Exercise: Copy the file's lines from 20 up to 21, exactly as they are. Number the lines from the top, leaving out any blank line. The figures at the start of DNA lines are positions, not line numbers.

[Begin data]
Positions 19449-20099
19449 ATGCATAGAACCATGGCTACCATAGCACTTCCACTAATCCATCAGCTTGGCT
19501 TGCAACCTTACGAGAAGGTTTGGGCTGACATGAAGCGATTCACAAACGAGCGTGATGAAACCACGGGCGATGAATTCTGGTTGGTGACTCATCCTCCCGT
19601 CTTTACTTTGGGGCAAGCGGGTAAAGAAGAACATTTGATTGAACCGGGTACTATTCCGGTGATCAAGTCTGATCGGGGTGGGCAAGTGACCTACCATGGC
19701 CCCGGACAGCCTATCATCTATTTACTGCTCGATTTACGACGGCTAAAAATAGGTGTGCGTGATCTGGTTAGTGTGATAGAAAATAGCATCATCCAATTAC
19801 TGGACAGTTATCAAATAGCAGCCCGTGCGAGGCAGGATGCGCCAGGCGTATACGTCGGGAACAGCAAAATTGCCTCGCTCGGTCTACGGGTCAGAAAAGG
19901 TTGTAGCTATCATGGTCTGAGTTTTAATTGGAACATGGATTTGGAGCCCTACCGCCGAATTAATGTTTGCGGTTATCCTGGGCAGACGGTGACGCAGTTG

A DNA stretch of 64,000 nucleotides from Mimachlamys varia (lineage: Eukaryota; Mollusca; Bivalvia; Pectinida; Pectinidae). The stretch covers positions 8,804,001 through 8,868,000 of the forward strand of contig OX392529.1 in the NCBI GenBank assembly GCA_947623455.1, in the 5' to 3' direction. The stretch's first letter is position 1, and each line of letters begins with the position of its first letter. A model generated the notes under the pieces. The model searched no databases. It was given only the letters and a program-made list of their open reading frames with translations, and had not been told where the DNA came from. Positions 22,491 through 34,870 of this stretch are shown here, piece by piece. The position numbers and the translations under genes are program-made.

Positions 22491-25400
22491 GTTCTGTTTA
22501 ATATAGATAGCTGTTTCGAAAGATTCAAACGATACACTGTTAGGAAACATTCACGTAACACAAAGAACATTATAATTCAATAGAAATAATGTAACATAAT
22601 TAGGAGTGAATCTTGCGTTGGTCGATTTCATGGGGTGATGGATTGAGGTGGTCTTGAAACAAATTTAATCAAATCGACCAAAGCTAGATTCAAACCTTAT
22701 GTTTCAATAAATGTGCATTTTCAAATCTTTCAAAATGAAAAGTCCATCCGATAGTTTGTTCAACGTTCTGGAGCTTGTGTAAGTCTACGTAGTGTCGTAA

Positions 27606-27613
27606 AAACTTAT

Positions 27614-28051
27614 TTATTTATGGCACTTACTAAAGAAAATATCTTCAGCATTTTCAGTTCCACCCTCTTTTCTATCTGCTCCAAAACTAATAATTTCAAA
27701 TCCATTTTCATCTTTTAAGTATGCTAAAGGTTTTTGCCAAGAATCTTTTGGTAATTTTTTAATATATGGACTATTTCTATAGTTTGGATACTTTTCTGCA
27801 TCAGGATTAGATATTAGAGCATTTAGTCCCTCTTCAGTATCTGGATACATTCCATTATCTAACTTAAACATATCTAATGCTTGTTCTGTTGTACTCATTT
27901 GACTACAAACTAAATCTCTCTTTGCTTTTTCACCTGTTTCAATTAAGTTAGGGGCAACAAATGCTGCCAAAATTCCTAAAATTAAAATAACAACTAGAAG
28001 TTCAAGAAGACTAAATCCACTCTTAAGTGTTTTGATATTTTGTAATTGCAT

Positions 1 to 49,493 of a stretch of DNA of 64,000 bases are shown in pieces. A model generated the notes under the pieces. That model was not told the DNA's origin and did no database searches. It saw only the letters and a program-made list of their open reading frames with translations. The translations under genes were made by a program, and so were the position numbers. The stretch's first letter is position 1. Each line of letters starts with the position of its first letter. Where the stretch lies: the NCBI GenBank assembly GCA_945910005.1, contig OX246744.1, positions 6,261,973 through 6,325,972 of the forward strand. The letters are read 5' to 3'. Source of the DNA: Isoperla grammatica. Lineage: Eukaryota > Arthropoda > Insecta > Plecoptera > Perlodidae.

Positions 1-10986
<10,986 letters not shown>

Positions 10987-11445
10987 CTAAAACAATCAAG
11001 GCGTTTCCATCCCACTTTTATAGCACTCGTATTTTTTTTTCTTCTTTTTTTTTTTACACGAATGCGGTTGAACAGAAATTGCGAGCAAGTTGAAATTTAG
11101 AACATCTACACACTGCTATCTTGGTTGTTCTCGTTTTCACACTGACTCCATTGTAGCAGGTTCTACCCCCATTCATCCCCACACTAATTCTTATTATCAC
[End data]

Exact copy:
27901 GACTACAAACTAAATCTCTCTTTGCTTTTTCACCTGTTTCAATTAAGTTAGGGGCAACAAATGCTGCCAAAATTCCTAAAATTAAAATAACAACTAGAAG
28001 TTCAAGAAGACTAAATCCACTCTTAAGTGTTTTGATATTTTGTAATTGCAT